Eat, drink and be merry WITHOUT food guilt this holiday

Balsamic Roasted Brussels Sprouts with Grapes and Figs
Abbey Sharp
Abbey Sharp, Food and Nutrition ’11, is a Media Registered Dietitian (RD), YouTuber, blogger, award-winning author, and mom. Abbey debunks nutrition myths and denounces diet culture on her Youtube channel, her acclaimed food blog, Abbey’s Kitchen and in her Gold Medal winning cookbook, the Mindful Glow Cookbook.

It’s officially the season to eat, drink and be merry, but for a lot of people who struggle with their relationship with food and their body, it is more likely to bring anxiety than joy.

Magazine headlines and #fitspo Instagram posts have been pushing the holiday weight gain fear tactics for weeks, scaring us into juice cleanses with the notorious “5 lb holiday weight gain” stat (PS: most people ACTUALLY only gain less than a pound). What generally follows is what we often call “the last supper mentality”. You know, you cut out gluten, sugar, and dairy in the days leading up to a festive meal, only to eat well past satiety at dinner, and then polish off the leftover pie before the clock strikes midnight when POOF, you know you’ll have to start dieting again. Your body isn’t Cinderella, but if this restrict- binge- repeat cycle sounds familiar, know that you’re not alone. I too used to have an all or nothing approach to eating. I had resolved myself to eating so “clean” and “pure” that of course I couldn’t stop myself once I got a taste of all the forbidden foods.

But there’s a better way to prepare yourself for the holiday feasting season that won’t set you up for a punishing January to come. Here are my top tips from an ex-dieter dietitian to help you enjoy all your favourite holiday foods without the side of guilt.

1. Treat yo’ self (every day).

Yep, I’m telling you to have those “unhealthy” foods you crave regularly. Whether that is a chocolate truffle at 10 AM, mashed potatoes with cream and real butter on a Tuesday night, or a slice of pie with whipped cream with lunch, don’t make yourself wait for a special occasion to enjoy the foods you love. Work them in every single day. By the time the holiday feast rolls along, those foods will have lost their novelty, and you won’t feel the need to overdo it on them in a last supper feeding marathon.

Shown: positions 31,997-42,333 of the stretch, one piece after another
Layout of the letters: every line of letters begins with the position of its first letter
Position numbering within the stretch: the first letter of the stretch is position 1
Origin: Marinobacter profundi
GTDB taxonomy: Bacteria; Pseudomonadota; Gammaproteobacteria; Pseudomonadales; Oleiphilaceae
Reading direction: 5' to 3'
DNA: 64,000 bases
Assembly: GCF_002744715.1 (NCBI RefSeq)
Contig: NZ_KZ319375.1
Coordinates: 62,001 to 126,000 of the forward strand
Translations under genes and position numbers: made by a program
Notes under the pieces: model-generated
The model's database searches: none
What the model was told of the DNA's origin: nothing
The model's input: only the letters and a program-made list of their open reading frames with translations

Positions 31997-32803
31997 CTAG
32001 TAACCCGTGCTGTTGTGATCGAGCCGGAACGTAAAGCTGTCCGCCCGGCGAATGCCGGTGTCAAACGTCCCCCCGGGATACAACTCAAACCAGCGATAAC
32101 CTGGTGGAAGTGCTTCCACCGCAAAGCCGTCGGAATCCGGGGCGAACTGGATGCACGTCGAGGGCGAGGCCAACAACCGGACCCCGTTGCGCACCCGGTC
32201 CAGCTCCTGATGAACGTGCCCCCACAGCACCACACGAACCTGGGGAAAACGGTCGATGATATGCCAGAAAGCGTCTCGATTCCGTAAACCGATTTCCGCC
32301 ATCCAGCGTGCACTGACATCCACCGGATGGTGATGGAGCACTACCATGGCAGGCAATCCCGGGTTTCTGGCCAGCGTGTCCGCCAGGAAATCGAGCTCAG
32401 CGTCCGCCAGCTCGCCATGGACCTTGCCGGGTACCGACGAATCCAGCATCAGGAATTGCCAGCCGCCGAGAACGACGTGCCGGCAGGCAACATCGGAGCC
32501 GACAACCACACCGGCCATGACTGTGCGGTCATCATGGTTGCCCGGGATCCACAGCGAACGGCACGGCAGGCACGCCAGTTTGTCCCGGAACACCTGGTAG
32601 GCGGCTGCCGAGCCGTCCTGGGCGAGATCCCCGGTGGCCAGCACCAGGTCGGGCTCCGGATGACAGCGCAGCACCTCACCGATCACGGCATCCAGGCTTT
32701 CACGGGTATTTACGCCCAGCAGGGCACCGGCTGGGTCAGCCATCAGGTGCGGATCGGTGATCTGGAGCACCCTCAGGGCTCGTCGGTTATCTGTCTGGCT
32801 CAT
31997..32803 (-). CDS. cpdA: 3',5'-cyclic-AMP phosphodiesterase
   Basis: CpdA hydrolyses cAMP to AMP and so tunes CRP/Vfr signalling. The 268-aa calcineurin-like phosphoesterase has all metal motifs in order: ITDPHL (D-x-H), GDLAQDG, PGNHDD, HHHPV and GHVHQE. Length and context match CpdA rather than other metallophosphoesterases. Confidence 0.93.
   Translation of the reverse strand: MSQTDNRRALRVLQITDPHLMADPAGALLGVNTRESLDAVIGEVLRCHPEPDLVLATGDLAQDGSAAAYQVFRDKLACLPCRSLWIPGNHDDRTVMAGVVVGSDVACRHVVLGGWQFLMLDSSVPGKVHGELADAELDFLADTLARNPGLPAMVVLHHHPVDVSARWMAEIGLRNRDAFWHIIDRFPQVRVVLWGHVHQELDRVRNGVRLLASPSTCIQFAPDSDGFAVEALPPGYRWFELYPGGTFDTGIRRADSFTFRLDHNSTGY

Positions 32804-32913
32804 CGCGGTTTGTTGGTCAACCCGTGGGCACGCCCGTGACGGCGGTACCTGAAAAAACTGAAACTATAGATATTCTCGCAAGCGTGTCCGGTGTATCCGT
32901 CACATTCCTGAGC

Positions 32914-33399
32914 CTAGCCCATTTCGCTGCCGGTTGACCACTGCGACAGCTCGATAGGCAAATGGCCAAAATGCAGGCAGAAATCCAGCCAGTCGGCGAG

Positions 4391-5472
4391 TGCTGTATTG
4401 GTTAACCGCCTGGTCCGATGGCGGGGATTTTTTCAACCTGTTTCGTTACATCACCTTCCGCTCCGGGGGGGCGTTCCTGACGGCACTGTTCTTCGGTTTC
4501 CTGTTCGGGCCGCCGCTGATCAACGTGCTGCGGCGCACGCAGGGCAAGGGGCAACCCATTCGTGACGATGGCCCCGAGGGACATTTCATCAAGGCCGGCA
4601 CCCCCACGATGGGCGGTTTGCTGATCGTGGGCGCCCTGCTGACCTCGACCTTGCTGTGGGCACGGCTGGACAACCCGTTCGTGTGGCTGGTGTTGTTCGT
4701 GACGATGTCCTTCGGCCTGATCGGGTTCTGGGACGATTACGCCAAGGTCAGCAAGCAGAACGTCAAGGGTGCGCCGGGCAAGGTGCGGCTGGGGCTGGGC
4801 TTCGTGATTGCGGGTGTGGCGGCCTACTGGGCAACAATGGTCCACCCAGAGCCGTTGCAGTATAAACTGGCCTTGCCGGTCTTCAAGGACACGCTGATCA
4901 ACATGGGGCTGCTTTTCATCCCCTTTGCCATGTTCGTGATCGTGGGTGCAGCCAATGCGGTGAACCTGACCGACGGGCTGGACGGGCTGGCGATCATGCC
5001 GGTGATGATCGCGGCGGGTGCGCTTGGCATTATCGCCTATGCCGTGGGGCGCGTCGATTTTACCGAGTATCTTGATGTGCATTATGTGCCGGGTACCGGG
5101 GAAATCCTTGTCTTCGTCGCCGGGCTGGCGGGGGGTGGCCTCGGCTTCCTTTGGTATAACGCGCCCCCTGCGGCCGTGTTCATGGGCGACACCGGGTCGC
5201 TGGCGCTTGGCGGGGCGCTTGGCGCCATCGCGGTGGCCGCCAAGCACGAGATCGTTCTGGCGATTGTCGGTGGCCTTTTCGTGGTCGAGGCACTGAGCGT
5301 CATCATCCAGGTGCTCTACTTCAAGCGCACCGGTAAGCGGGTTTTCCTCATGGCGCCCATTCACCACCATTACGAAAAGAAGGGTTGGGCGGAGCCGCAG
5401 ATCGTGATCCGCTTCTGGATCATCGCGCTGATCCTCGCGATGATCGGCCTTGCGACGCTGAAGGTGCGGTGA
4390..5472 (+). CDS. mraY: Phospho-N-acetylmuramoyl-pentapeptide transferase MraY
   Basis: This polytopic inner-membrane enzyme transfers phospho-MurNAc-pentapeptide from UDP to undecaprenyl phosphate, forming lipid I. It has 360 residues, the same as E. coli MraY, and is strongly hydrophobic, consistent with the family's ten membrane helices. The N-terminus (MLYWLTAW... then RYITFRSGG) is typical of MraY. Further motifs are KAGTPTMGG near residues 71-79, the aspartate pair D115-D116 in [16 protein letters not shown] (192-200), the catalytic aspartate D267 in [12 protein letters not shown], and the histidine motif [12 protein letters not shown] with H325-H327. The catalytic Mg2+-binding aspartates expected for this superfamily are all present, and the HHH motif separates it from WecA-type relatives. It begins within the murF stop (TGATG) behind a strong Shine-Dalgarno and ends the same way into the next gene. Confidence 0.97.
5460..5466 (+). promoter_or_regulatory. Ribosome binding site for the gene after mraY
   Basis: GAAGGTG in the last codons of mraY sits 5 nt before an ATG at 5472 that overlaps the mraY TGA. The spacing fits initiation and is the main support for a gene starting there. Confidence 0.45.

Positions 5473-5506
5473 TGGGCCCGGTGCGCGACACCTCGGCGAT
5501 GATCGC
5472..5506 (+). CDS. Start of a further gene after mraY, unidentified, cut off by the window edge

2. Resolve to make holiday foods all year long.

Why can’t you make prime rib in July and eggnog in February? You don’t need to pack ALL of your favourites into one single meal. You’ll also enjoy each of the classics a lot more if you give them their own chance to shine, and it’s hard to do that when you’re just on autopilot gorge-mode at a massive meal.

3. Vow to not diet in January.

If the thought of another weight loss diet is looming over your head, you’re going to have a really hard time not eating everything in the house from Thanksgiving through December 31st. Even prospective mental scarcity can trigger your body to go into starvation mode and the result is always overeating.

4. Tune into your body’s cues.

For people who have been dieting for years, this will take some practice. But start now so that you can better honour your hunger and fullness at the holiday feast. Ask yourself before, during and after a meal about your level of hunger, fullness, satisfaction and thoughts. You may find that if you really listen, you don’t even really like your aunt’s marshmallow topped sweet potatoes that much, or that you are satisfied after a single slice of pie.



For an emotionally satisfying, yet physically satiating holiday dish, this Balsamic Roasted Brussels Sprouts with Grapes and Figs from my award-winning cookbook, the Mindful Glow Cookbook never disappoints.

Balsamic Roasted Brussels Sprouts with Grapes and Figs

Serves 4

  • 2 cups of trimmed and halved Brussels sprouts
  • 1 cup seedless red grapes
  • 4 figs, halved
  • 1 teaspoon thyme leaves
  • 1 ½ tablespoon extra virgin olive oil
  • Sea salt and cracked black pepper, to taste
  • 1 tablespoon aged balsamic vinegar
  • ¼ cup coarsely chopped pecans, toasted
  1. Preheat oven to 400°F. Line a baking sheet with parchment paper or silicon baking mat.
  2. Toss the Brussels sprouts, grapes, figs and thyme with the olive oil and lay on a baking sheet. Sprinkle with a generous pinch of salt and pepper.
  3. Roast until evenly caramelized, about 20 to 25 minutes, tossing and turning the brussels sprouts at least once. The sprouts should look well browned, and the grapes and figs should be slightly shriveled and bursting with juice. Remove from the oven, and drizzle with the aged balsamic vinegar.
  4. Transfer to a serving platter and garnish with the toasted pecans. Serve warm.

Abbey’s Tip: These sprouts make a beautiful holiday side dish that can easily be doubled and made ahead. Simply roast until caramelized, allow to cool and refrigerate for up to two days. When ready to eat, pop them back into a 350 F oven for 10 minutes until warm, drizzle with balsamic vinegar and top with the nuts right before serving.

Abbey Sharp is a Media Registered Dietitian (RD), YouTuber, blogger, award winning author, and mom. Abbey debunks nutrition myths and denounces diet culture on her Youtube channel, her acclaimed food blog, Abbey’s Kitchen and in her Gold Medal winning cookbook, the Mindful Glow Cookbook which is available on Amazon, Indigo and local bookstores. She also runs a media training business for nutrition and health professionals called Sharper Edge Media Training. With lots of science and a little sass, Abbey makes nourishing your body without dieting easy, delicious and fun. Follow her everywhere @Abbeyskitchen or